Cheesy Basil Challah - filter 9.8.14

Autumn Challah


If your summer was anything like mine you’re asking yourself right now “Where did the summer go?!” How are we already coming up on the start of fall?! As much as I love the heat of summer, the barbeques with friends, fresh amazingly delicious fruits and vegetables, hiking, biking, soaking in the sun, enjoying a margarita on a patio, and an overall feeling of freedom and nostalgia I can’t say I’m not excited for autumn. Oh the time of year where there’s a crisp bite in the air and dewy grass on your morning walk and the comforting feeling of the holiday celebrations that are coming up. We start to leave the freshness of summer foods behind for more comforting yet very delicious dishes.

I love to cook, and this is the time of year where I start to transition from preparing colorful abundant salads, light grilled meats and veggies, and desserts topped with fresh fruit and ice cream, to warmer, fragrant, rich and soothing dishes.

I’m an early riser, even on the weekends, and I love to get up early to a quiet house, brew a pot of hot coffee and get to baking. Nothing says comfort to me like a nice hot loaf of bread with fresh jam for breakfast. My newest hobby is perfecting the art of making Challah bread. If you know what Challah is you know that it is a beautiful braided bread masterpiece. Although it is a “loaf” of bread, calling it a “loaf” just doesn’t do this wonderful bread justice. The bread is moist, soft and light, yet still holds a dense quality and an amazing chew characteristic. Often you will see Challah that is filled with different flavors, like chocolate chips, fig jam, or savory cheese and basil.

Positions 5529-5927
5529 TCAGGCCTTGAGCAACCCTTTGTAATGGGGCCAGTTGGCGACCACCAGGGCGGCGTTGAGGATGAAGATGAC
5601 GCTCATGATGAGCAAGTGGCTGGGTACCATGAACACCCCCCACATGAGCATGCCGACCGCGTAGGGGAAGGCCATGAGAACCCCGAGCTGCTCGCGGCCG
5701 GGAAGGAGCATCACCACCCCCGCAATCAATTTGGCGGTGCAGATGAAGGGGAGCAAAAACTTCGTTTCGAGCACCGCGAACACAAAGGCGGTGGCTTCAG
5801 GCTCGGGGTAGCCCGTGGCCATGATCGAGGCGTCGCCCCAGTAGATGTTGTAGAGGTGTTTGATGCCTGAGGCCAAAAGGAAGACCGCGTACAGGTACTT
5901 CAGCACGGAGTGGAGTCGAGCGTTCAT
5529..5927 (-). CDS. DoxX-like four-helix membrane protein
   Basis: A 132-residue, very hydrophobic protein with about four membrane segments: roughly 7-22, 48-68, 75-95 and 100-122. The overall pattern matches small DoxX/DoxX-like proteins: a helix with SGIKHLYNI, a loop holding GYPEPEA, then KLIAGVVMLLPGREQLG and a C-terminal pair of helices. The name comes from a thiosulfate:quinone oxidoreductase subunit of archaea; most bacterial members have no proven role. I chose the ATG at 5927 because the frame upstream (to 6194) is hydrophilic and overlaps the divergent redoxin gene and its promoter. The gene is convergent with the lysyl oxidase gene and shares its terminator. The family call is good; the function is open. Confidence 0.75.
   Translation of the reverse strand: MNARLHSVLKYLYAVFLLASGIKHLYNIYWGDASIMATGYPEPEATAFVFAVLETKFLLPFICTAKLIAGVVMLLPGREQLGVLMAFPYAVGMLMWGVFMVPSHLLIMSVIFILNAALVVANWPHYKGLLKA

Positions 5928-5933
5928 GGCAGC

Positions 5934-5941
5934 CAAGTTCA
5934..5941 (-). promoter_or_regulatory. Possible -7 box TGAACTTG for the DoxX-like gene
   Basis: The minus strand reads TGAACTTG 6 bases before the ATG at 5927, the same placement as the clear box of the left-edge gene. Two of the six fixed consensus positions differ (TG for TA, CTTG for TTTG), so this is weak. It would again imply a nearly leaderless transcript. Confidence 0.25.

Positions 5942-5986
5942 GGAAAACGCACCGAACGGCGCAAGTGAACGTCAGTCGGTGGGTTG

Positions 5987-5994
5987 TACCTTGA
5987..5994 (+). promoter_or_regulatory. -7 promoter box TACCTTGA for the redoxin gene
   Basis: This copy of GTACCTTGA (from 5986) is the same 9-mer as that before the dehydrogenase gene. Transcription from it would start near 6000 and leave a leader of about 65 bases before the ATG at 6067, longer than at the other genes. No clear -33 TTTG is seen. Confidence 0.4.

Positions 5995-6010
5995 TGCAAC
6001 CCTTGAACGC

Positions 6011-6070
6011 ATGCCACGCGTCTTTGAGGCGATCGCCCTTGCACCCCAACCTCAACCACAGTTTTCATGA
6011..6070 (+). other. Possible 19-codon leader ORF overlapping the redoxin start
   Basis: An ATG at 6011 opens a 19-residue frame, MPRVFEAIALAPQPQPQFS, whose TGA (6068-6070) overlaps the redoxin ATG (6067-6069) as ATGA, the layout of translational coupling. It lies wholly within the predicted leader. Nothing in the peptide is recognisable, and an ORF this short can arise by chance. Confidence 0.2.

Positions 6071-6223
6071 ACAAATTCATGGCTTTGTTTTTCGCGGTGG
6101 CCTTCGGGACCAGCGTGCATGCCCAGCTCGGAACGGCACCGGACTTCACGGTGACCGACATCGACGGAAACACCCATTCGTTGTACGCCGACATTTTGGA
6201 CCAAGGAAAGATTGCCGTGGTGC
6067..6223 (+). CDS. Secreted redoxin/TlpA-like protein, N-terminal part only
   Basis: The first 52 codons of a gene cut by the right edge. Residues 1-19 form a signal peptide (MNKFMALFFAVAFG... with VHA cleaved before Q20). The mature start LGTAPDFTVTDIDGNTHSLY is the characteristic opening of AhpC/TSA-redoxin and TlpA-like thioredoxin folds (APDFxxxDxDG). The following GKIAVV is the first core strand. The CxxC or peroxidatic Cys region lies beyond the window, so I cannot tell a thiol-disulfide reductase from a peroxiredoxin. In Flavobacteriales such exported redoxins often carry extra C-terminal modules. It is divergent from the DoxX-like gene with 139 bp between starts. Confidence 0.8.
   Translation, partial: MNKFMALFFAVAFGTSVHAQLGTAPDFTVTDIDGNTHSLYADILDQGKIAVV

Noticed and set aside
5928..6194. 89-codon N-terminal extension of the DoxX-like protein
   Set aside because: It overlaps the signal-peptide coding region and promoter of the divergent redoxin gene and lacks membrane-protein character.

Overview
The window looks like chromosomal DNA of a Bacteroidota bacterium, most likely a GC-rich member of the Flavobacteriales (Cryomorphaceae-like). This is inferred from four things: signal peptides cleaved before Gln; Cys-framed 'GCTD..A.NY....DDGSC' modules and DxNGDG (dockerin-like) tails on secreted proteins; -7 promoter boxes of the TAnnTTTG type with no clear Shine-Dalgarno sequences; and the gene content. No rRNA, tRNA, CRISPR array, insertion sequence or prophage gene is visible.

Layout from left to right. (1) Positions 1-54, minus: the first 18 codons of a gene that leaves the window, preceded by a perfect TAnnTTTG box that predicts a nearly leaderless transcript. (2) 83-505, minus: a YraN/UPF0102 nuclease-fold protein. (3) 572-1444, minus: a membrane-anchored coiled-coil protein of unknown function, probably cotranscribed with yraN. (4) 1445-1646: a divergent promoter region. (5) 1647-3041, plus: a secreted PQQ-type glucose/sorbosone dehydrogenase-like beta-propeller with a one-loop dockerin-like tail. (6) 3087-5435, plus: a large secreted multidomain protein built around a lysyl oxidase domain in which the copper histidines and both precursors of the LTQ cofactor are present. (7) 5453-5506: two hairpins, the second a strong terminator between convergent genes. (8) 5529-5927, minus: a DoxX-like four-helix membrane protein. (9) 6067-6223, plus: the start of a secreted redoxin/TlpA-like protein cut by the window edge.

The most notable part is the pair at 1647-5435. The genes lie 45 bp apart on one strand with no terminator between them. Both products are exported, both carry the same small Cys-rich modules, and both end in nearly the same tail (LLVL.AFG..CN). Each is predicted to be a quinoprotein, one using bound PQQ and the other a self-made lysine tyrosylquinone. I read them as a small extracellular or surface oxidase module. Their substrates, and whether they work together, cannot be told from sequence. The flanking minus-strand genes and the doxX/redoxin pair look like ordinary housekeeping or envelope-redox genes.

There are many meanings to the “art” of making this bread. I live in Denver, where we are at an elevation of 5280 feet, which can make baking a little tricky. Figuring out just the right amount of water and flour is the first step in a dry climate. Next kneading the bread just the right amount of time to develop the gluten without making the dough tough is the next step. Once you’ve perfecting these things you might think you have it down, but now the more literal meaning of “art” comes into play. Rolling out the dough and forming it into strips is easy, but braiding is what takes some practice. Not to worry though, each time you take on the challenge to braid these wonderful dough “locks” the finished product is more beautiful than the last.

There is no better way to celebrate this accomplishment than spreading some soft butter over a hot slice of the gorgeous Challah, breathing in the aroma, and enjoying every bite!

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